Don Black£20.00 £18.60
Published last year, this is the autobiography of the lyricist Don Black. “I have never been a fan of autobiographies,” he says in the very first paragraph, justifying his decision to concentrate on interesting anecdotes spanning both his career and his 60-year marriage. This results in a book that’s quite light in tone, but an awful lot of fun. There are—as you might expect—a lot of lyrics in the book, which only served to remind me quite how diverse Black’s career in lyrics has been.
Max (Author) Porter£8.99 £8.36
Grief is the Thing with Feathers is Max Porter’s exceptionally popular 2015 essay, which combines prose and poetry, fantastical allegory and deep reflection, to discuss the process of grieving. The book centres on a family of four who are bereft by the untimely death of the mother, and are helped through their grief by a crow. Some of Porter’s writing and close observations in this short book are brilliant, but I don’t really rate the totality of the book. It just isn’t really up my streeet: a bit to abstract (and at times confusing) and a bit too fantastical for my taste. But your mileage may vary, as they say.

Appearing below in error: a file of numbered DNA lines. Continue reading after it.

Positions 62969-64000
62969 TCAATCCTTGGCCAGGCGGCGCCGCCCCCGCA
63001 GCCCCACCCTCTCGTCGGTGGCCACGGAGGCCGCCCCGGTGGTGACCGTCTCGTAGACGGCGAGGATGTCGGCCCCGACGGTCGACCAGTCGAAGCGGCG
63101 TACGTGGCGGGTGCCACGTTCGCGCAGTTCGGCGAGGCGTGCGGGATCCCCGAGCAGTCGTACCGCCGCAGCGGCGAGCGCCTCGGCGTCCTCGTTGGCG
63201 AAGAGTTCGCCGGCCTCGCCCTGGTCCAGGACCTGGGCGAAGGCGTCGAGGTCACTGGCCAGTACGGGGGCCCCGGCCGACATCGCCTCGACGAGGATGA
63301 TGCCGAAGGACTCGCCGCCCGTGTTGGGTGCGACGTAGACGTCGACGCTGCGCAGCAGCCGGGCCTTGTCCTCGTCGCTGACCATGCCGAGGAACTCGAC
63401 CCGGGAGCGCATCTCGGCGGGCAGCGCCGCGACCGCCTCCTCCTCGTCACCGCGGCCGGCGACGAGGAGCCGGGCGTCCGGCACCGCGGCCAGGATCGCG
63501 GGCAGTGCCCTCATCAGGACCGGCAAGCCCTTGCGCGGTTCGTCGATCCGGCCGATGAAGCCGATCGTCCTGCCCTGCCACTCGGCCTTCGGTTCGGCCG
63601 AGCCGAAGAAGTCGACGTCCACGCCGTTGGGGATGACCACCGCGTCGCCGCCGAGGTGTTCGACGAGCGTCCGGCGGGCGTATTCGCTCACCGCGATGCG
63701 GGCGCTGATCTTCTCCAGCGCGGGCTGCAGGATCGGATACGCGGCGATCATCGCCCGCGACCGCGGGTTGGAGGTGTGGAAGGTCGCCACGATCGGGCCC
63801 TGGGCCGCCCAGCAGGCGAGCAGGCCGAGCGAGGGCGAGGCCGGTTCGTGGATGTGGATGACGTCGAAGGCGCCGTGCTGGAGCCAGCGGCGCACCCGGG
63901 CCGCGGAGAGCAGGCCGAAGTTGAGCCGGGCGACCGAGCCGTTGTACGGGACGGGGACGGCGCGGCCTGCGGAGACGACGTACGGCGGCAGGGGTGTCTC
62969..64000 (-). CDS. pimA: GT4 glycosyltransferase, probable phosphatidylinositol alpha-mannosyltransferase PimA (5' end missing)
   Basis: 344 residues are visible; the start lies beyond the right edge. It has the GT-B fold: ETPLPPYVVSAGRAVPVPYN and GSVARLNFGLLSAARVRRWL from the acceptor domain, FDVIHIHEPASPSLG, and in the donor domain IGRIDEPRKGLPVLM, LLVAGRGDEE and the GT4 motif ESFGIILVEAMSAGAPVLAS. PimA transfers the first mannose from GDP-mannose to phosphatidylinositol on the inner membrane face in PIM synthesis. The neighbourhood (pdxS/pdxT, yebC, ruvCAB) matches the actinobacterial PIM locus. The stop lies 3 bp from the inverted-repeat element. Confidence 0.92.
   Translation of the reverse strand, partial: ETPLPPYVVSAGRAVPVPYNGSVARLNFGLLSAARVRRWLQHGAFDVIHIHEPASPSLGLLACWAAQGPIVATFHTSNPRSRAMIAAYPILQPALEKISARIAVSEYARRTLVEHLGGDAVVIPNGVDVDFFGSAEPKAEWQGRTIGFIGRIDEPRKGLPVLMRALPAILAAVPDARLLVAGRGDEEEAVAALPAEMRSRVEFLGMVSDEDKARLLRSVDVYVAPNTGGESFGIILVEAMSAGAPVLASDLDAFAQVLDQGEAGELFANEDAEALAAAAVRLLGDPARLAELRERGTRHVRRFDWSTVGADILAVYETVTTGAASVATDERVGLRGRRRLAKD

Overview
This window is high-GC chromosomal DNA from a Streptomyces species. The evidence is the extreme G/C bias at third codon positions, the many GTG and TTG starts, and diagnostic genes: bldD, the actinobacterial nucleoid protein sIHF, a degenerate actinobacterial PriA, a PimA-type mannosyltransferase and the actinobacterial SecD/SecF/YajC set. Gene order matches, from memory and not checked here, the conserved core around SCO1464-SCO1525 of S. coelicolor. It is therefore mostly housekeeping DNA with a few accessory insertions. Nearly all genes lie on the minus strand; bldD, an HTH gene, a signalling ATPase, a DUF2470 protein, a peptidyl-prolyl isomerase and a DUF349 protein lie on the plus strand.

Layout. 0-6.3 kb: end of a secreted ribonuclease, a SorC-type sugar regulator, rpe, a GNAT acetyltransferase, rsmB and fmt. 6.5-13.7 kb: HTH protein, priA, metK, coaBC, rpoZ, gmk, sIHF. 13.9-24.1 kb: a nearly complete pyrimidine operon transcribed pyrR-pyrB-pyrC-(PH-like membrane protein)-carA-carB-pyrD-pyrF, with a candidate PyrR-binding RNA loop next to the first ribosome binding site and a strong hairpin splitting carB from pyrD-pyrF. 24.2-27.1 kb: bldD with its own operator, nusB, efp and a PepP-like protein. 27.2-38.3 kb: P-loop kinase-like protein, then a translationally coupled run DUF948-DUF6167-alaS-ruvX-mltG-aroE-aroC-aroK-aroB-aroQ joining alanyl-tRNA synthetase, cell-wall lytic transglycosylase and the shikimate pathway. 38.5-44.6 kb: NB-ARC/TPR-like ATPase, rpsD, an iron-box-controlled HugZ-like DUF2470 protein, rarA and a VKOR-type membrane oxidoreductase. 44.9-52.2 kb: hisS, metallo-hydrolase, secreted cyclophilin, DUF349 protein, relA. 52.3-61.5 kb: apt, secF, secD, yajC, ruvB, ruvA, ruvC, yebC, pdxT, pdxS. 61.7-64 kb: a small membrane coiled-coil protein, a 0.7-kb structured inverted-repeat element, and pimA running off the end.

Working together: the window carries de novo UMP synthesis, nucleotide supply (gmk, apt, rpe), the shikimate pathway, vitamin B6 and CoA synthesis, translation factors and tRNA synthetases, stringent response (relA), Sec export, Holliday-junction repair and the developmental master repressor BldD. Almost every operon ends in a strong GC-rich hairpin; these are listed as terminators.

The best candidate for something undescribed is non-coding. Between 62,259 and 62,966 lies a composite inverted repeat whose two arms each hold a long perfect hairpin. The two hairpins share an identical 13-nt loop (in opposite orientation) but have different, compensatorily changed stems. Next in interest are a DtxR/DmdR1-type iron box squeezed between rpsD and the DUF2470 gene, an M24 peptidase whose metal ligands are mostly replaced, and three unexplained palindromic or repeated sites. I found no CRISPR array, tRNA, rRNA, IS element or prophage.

Juan Rulfo£8.99 £8.36
First published in 1955, some consider this to be one of the great works of 20th century literature. I read the 1993 English translation by Margaret Sayers Peden. The narrative is split across 68 short dream-like fragments in which the title characters searches for his father following the death of his mother. It’s never quite clear what is real and what is hallucination, who is alive and who is dead. I enjoyed this for about the first half of the book, then started to get increasingly frustrated by the structure. I’ve no doubt this book has a lot to offer, and it is reputed to be quite beautiful in its original Spanish, but I’m not sure it has quite the same amount to offer a casual reader of the English translation.